house rules

Bipartisan Duo Proposes Prohibiting House Members From Serving on Public Company Boards
Resolution to amend House rules comes in wake of Chris Collins insider trading

Reps. Tom Reed, R-N.Y., pictured, and Kathleen Rice, D-N.Y., are proposing a change in House rules to prohibit members from serving on boards of publicly-traded companies. (Tom Williams/CQ Roll Call file photo)

A bipartisan New York duo is proposing a change in House rules that would prohibit members from serving on serving on the boards of publicly held companies, the latest fallout from the indictment of Rep. Chris Collins, R-N.Y., for insider trading. 

Collins served on the board of Innate Immunotherapeutics, an Australian biotechnology company, and allegedly shared inside knowledge about Innate’s drug trial results with his son, who then made timely stock trades. 

Speaker Race Could Hinge on Who Agrees to Change the Rules
House members have an ultimatum for those who covet the top spot: No changes, no gavel

Rep. Josh Gottheimer, D-N.J., is among the members demanding wholesale rules changes. (Bill Clark/CQ Roll Call file photo)

Whichever party controls the House in 2019, the next speaker won’t secure the job easily and will likely have to promise major changes to how the institution operates, with members demanding that as a condition for support.

Frustration has grown among rank-and-file members for years as leadership usurped decision-making power from committees. Lawmakers have pushed to change House and caucus rules to return influence to individuals and committees, but with limited success.

3 Ways In Which the House Chaplain Controversy May Continue
Lawmakers still want answers about the speaker’s decision to fire Rev. Patrick J. Conroy

House Chaplain Patrick J. Conroy is staying is position but lawmakers are still questioning why he was asked to leave in the first place. (Bill Clark/CQ Roll Call file photo)

House Chaplain Patrick J. Conroy is getting to stay in his position, but that doesn’t mean the controversy surrounding Speaker Paul D. Ryan’s initial decision to fire him is going away.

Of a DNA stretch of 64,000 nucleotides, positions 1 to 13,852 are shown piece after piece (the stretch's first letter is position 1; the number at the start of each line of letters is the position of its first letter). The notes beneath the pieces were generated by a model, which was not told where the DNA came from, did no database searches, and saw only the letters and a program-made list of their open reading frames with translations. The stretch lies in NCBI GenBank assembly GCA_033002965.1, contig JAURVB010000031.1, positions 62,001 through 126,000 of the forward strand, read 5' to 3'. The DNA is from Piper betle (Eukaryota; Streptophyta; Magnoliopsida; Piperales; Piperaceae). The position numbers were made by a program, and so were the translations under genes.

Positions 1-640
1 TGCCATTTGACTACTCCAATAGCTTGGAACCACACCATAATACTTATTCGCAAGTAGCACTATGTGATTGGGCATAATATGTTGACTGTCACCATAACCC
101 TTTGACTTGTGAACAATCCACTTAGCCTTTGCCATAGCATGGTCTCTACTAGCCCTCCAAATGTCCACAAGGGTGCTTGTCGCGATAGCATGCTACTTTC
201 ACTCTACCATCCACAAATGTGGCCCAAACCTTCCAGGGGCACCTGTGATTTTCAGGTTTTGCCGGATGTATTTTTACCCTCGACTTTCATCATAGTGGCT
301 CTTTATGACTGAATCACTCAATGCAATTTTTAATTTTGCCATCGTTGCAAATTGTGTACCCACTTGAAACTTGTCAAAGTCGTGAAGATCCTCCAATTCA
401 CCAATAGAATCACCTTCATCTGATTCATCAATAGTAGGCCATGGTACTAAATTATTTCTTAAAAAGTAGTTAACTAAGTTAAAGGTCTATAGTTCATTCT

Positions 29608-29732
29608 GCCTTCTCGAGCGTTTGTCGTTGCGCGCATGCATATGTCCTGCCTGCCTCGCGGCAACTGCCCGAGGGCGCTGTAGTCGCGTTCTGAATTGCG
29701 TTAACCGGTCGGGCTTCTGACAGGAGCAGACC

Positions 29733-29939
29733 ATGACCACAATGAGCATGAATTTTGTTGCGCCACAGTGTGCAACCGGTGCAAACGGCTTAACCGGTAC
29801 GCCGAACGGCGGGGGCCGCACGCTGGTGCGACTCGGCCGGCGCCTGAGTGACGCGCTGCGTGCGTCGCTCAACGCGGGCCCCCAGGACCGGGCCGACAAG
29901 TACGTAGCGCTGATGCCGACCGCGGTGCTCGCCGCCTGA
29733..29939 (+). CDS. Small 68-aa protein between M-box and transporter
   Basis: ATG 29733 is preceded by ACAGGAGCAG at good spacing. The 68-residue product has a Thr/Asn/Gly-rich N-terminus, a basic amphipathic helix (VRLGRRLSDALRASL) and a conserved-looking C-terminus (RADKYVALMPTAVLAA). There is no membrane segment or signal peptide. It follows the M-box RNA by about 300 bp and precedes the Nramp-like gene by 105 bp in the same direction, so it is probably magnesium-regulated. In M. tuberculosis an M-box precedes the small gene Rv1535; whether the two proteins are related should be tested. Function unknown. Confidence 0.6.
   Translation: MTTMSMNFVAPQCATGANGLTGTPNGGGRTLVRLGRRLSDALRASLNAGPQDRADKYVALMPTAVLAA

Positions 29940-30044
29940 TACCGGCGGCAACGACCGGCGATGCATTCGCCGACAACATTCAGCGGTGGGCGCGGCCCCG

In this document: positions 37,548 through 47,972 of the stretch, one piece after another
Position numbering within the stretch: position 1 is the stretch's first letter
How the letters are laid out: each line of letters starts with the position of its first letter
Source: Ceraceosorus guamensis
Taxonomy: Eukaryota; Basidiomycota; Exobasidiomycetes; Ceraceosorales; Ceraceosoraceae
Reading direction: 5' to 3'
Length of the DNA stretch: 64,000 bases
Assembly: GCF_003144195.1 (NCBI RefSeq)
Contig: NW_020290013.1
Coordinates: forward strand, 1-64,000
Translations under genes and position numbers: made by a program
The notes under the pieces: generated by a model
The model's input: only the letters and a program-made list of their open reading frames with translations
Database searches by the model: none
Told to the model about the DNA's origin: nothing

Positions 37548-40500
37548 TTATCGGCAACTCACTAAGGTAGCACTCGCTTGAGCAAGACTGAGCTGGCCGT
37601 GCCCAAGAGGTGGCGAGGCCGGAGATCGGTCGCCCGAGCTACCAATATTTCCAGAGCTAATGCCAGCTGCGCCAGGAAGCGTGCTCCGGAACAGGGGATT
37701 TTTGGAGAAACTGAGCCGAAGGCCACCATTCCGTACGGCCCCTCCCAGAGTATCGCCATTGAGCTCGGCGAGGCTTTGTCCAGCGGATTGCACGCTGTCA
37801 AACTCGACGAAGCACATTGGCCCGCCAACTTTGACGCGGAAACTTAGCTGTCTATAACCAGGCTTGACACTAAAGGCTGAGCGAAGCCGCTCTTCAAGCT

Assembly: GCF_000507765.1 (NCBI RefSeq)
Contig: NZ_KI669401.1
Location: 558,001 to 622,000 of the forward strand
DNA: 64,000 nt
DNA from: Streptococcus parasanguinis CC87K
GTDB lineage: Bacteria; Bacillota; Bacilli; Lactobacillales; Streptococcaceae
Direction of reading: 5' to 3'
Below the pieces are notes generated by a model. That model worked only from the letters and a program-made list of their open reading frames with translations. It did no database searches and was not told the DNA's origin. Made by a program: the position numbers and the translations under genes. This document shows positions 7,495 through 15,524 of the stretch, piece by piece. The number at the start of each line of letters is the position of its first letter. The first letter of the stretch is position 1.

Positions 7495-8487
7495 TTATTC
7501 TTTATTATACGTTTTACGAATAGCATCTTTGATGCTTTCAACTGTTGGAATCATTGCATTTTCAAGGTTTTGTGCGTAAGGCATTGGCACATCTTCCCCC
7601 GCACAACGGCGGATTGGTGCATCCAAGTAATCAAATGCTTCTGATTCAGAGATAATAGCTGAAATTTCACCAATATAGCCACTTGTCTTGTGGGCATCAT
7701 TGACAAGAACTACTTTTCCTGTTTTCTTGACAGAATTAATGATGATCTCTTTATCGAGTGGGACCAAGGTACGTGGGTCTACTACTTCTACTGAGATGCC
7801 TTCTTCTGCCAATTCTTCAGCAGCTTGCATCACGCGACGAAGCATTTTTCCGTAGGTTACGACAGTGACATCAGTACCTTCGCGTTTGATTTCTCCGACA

Several lawmakers are still questioning what influenced the Wisconsin Republican to make his call and how to prevent future speakers from unilaterally seeking to remove the House chaplain. 

House Members Seek Rules Changes on Ousting Speaker, Moments of Silence
Rules Committee hears ideas from members as it considers changes for 115th Congress

One House rules change under consideration would target the process the House Freedom Caucus used to pressure former Speaker John Boehner to resign. (Bill Clark/Roll Call/Pool)

House members, frustrated by events such as conservatives' effort to oust former Speaker John A. Boehner and congressional inaction after multiple mass shootings, proposed changes to the Rules Committee Wednesday to prevent such scenarios from occurring in the 115th Congress. 

Wednesday's discussion on House rules that should be amended for the next Congress follows an April hearing on proposed changes to the appropriations process. Rules and Organization of the House Subcommittee Chairman Steve Stivers, R-Ohio, said that he may hold another hearing, but that at a minimum he plans to continue discussing ideas with his colleagues.

Quiz: All Fired Up About Gun Control
GOP blasts the opposition

House Speaker Paul D. Ryan, right, and House Majority Leader Kevin McCarthy at a news conference at the RNC in May. (Tom Williams/CQ Roll Call File Photo)

Congressional Republicans are up in arms about the sit-ins , protests and floor fights that Democrats and like-minded activists have employed to spur action on tougher gun control laws.  

While a floor vote remains a long shot , the vitriol keeps flying.  

Why You Can't See the House Sit-In on C-SPAN
Live coverage on house floor is controlled by Republicans

Screenshot of C-SPAN during House sit-in.

The D.C. political world riveted its attention on a rare sit-in on the House floor Wednesday afternoon, but the closest C-SPAN's cameras could get to the action was the steps of the Capitol building.  

"House Cameras are not permitted to show sit-in," read a disclaimer notice at the bottom of the screen.